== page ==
Celebrating Dashain at the childrens’ home

Articles, Human Rights, Street children

I was very excited on my second visit to the childrens’ home. Not only because I was thrilled about seeing the boys again, but also because we were going to celebrate Dashain, the biggest Hindu festival of the year, in which all Nepalis, regardless of their cast, worship the goddess Durga with ceremonies, rituals and animal sacrifices.

Dashain celebration at a temple in Parwanipur.

It was very interesting. I gladly didn’t see the animal sacrifice part of the festival, and just experienced the “happy” celebration. The boys got new clothes: a pair of jeans and a shirt, and they wore them happily when we went to the fair (or ‘mela’, in Nepali). There, we ate some snacks and sweets and the boys bought little toys or a traditional necklace with a golden coin with a Hindu god such as Shiva or Hanuman (‘the monkey God’, one of the boys told me), with a bit of pocket-money they had.

During Dashain, it is very common to fly kites, particularly in the rooftops of Kathmandu. According to the tradition, flying kites is a way to send a message to Indra, the God of rain, telling him that there is no need for more rain, since the festival is celebrated after the monsoon season.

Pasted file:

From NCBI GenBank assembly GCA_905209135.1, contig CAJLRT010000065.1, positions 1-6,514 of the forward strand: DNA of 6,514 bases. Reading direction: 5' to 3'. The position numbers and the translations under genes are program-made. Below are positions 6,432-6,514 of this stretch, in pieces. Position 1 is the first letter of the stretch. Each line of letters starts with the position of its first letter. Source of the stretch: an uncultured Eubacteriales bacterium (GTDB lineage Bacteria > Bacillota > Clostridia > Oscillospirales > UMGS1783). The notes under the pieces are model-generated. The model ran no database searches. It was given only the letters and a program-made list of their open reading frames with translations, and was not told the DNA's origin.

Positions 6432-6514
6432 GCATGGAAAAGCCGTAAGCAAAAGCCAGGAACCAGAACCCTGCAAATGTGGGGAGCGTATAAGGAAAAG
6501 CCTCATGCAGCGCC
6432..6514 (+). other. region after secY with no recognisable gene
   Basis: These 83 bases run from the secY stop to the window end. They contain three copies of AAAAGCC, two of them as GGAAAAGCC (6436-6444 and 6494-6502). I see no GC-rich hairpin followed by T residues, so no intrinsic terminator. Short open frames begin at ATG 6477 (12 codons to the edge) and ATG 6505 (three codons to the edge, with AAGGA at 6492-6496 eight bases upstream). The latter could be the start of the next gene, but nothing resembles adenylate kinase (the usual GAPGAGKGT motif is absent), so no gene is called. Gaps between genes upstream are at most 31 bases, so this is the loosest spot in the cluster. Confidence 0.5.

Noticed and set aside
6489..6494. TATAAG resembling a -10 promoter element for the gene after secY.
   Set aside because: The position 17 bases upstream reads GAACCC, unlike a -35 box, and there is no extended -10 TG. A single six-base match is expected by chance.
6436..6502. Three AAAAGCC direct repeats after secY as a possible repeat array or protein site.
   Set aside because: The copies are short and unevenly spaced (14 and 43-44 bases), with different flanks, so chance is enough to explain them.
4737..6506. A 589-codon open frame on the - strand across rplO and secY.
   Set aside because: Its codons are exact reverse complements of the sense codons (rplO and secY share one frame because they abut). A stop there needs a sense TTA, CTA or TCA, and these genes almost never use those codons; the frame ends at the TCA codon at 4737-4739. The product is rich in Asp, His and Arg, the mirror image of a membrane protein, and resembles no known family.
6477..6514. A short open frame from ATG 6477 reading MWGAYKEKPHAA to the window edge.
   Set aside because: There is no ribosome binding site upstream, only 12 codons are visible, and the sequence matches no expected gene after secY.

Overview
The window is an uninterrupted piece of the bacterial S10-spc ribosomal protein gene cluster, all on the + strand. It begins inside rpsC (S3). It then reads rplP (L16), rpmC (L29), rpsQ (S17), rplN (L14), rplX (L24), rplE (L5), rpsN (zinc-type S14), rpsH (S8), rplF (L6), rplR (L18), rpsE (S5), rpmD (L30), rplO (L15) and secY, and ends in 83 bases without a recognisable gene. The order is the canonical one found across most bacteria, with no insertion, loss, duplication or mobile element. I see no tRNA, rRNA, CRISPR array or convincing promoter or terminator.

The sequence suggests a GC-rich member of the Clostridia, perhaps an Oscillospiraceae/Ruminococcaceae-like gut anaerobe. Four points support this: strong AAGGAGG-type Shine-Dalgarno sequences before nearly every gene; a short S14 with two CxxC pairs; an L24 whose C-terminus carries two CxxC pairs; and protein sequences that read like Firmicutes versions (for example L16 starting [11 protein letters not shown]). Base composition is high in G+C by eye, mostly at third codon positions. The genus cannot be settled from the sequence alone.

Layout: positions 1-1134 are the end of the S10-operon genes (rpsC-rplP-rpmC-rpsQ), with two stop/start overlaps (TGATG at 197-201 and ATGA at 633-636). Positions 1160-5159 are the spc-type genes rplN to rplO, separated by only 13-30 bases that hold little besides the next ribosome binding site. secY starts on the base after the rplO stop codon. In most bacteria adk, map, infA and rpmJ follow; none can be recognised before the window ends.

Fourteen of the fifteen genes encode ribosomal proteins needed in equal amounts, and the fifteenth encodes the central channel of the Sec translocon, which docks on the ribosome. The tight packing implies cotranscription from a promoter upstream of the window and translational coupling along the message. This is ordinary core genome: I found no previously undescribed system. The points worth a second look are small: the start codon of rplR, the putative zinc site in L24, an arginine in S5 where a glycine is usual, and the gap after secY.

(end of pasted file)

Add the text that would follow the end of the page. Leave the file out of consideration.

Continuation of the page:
In Birgunj, the boys also took their kites and spend a whole afternoon running around with them in the garden, laughing. Some of the boys were really good and managed to make the kite fly up in the sky, while other kites were barely flying at all. But all the boys had a good time, and seeing them I had as much fun as them.

Before that, the kids were still going to school but getting ready for holidays. On the last day of classes, the school organised a special programme with speeches and performances. Samrat and Rohit danced a song that they had been practising a lot at home, and Ramesh sang a song. I was watching everything with amusement, trying to go as unnoticed as possible. But then I got put in the spotlight when one of the teachers asked me to give a speech. Even though I’m not really a fan of speaking in public, (especially when I have nothing prepared) I accepted and found myself explaining where I come from, what I do and why I came here. I received an ovation from my audience when I said in Nepali: “malai Nepal man parcha”, which means ‘I like Nepal’. And then this phrase became a joke that the boys kept repeating to me the following days.   

One of the boys singing a popular Hindi song.

*Article published on the website of Our Sansar, a british NGO helping street children in Nepal.

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